Anti-Racism South Africa calls on the public to #UniteAgainstRacism


    Many supporting organisations have joined Anti-Racism Network South Africa (ARNSA) fight against racism.

    The Anti RacismNetwork South Africa (ARNSA)  has called on the public to support Anti-Racism Week from 14 to 21 March. 

    The organisation had a media launch on 28 February in Johannesburg, where they announced the theme #UniteAgainstRacism and other campaign activities leading up to the week.

    This will be the fourth annual Anti-Racism Week which aims to create awareness about racism and how it affects individuals. ARNSA director Busisiwe Nkosi said, “Anti-Racism Week is held annually during Human Rights Month. It culminates on Human Rights Day and the International Day for the Elimination of Racial Discrimination. It’s about ensuring that there is a countrywide focus on tackling racism and that it remains on the national agenda.”

    Recently Olympic gold medalist Caster Semenya has had the world’s attention on her as she fights against regulations proposed by the International Association of Athletics Federations (IAAF) that women with naturally high testosterone levels undergo treatment to compete internationally.

    The move has been seen by IAAF critics as attempting to push out Semenya from competing, others have said the move has racial aspects.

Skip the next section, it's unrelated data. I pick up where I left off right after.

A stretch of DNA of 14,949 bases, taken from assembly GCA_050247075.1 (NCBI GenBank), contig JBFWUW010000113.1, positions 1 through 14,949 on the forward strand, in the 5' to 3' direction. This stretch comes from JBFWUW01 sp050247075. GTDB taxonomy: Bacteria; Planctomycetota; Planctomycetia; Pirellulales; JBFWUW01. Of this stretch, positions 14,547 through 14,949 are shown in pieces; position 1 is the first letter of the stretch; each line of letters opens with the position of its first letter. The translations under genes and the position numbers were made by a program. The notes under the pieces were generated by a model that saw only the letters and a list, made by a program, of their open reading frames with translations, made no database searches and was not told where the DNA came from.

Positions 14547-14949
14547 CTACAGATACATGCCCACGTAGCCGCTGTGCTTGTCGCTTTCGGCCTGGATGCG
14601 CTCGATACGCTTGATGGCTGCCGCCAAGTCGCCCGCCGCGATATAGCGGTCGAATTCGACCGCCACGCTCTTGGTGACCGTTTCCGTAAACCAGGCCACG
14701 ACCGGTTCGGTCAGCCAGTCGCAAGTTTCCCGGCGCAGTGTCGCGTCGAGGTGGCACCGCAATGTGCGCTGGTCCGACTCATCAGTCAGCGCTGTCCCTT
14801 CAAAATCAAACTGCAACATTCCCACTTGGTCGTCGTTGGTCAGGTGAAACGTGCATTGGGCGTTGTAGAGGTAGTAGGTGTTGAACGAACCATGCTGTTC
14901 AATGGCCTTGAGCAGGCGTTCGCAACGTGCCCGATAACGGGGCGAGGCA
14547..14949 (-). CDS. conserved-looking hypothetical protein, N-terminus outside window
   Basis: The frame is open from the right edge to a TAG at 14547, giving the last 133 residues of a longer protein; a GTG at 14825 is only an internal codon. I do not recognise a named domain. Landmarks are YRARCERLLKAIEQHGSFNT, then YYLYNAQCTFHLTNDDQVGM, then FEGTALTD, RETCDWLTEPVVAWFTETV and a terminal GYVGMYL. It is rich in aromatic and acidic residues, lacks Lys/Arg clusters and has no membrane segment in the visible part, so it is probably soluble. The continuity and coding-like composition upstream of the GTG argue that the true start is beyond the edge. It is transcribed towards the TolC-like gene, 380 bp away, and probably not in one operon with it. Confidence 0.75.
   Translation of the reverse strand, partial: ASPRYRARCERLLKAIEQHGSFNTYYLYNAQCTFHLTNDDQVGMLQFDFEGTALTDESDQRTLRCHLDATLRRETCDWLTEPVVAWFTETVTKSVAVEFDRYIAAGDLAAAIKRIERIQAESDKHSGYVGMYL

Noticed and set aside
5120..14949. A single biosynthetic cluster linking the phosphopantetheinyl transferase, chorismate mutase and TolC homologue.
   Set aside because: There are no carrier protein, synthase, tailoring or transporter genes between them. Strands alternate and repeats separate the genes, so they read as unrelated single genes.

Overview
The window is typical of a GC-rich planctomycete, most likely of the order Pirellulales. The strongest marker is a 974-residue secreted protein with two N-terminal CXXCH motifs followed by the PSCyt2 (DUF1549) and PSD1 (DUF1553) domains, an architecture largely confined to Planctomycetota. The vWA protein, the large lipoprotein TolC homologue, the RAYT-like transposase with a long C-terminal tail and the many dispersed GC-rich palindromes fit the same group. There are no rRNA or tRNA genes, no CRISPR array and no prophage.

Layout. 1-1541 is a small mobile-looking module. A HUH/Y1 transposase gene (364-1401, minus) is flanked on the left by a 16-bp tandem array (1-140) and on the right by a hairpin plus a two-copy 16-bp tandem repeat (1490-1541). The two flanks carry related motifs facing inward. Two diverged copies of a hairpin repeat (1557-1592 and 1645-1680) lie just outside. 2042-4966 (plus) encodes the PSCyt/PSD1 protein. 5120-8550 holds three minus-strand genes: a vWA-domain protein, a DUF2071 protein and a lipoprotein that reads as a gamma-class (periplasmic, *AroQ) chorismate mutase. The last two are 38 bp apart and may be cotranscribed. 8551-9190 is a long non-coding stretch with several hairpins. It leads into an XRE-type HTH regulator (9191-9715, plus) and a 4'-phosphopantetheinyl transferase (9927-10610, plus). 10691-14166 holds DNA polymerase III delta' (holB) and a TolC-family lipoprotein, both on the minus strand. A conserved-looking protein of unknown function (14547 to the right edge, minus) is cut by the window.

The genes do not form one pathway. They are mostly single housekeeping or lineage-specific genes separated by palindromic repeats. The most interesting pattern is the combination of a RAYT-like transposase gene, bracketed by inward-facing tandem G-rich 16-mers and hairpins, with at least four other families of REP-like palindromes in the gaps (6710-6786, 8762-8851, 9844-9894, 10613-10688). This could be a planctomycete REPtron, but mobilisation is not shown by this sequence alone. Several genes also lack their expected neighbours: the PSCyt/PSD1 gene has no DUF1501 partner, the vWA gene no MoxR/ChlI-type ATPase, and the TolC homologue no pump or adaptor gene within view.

Nkosi said, “The week will also be an opportunity for the country to reiterate its support for athlete Caster Semenya, who is currently challenging the IAAF’s regressive policies, which raises questions about its treatment of black female athletes.”

    Ahmed Kathrada Foundation director, Neeshan Balton, who serves on the ARNSA steering committee, said that South Africa is not immune to right-wing racist populist movements that are gaining support in Europe. “We need to ensure that our schools, religious institutes, community associations, our universities, workplaces, political parties, unions and sports clubs remain truly non-racist and actively challenge discrimination, stereotypes and prejudices. We need to ensure that we link up across communities and countries to build a world that values diversity, equality and basic human rights.”

    Allan Zinn from Centre for the Advancement of Non-Racialism and Democracy said the recent swift action against racism cases such as Adam Catzavelos and Alochna Moodley who both used racist remarks to refer to black people was a good step.

    Zinn added, “The type of outrage following such incidences over the last few years has resulted in racists being publicly rebuked, with some facing serious consequences, such as the loss of their jobs. It’s important to continue making racism expensive for racists.”

    Anti-Racism Week hopes to educate the masses, empowering people to take action against racism and to not remain silent but face it.